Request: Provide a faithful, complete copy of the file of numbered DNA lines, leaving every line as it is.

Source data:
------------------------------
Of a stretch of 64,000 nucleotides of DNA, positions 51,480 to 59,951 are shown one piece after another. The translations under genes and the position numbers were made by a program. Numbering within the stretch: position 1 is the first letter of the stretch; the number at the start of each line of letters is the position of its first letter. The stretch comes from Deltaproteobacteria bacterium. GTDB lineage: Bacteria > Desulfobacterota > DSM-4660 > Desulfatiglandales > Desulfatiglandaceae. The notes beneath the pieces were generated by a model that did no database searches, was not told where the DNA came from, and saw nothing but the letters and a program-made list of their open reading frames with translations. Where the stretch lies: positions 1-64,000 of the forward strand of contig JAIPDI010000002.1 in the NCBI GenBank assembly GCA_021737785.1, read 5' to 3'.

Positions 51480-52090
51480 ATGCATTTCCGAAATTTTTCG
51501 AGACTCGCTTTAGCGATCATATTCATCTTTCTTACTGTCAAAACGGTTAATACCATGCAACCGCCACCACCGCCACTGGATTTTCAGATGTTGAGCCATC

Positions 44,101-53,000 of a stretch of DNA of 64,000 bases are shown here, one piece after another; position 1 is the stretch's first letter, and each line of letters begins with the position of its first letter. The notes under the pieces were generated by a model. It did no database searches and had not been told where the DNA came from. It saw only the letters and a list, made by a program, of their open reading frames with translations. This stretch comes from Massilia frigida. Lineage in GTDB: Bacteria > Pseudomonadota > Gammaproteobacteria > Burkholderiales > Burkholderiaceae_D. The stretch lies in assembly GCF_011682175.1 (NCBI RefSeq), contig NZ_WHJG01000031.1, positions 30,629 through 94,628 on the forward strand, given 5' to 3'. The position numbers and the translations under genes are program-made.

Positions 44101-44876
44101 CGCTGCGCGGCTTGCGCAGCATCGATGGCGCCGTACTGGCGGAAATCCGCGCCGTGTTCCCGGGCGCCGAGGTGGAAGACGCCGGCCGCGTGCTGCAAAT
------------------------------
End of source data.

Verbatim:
Of a stretch of 64,000 nucleotides of DNA, positions 51,480 to 59,951 are shown one piece after another. The translations under genes and the position numbers were made by a program. Numbering within the stretch: position 1 is the first letter of the stretch; the number at the start of each line of letters is the position of its first letter. The stretch comes from Deltaproteobacteria bacterium. GTDB lineage: Bacteria > Desulfobacterota > DSM-4660 > Desulfatiglandales > Desulfatiglandaceae. The notes beneath the pieces were generated by a model that did no database searches, was not told where the DNA came from, and saw nothing but the letters and a program-made list of their open reading frames with translations. Where the stretch lies: positions 1-64,000 of the forward strand of contig JAIPDI010000002.1 in the NCBI GenBank assembly GCA_021737785.1, read 5' to 3'.

Positions 51480-52090
51480 ATGCATTTCCGAAATTTTTCG
51501 AGACTCGCTTTAGCGATCATATTCATCTTTCTTACTGTCAAAACGGTTAATACCATGCAACCGCCACCACCGCCACTGGATTTTCAGATGTTGAGCCATC

Positions 44,101-53,000 of a stretch of DNA of 64,000 bases are shown here, one piece after another; position 1 is the stretch's first letter, and each line of letters begins with the position of its first letter. The notes under the pieces were generated by a model. It did no database searches and had not been told where the DNA came from. It saw only the letters and a list, made by a program, of their open reading frames with translations. This stretch comes from Massilia frigida. Lineage in GTDB: Bacteria > Pseudomonadota > Gammaproteobacteria > Burkholderiales > Burkholderiaceae_D. The stretch lies in assembly GCF_011682175.1 (NCBI RefSeq), contig NZ_WHJG01000031.1, positions 30,629 through 94,628 on the forward strand, given 5' to 3'. The position numbers and the translations under genes are program-made.

Positions 44101-44876
44101 CGCTGCGCGGCTTGCGCAGCATCGATGGCGCCGTACTGGCGGAAATCCGCGCCGTGTTCCCGGGCGCCGAGGTGGAAGACGCCGGCCGCGTGCTGCAAAT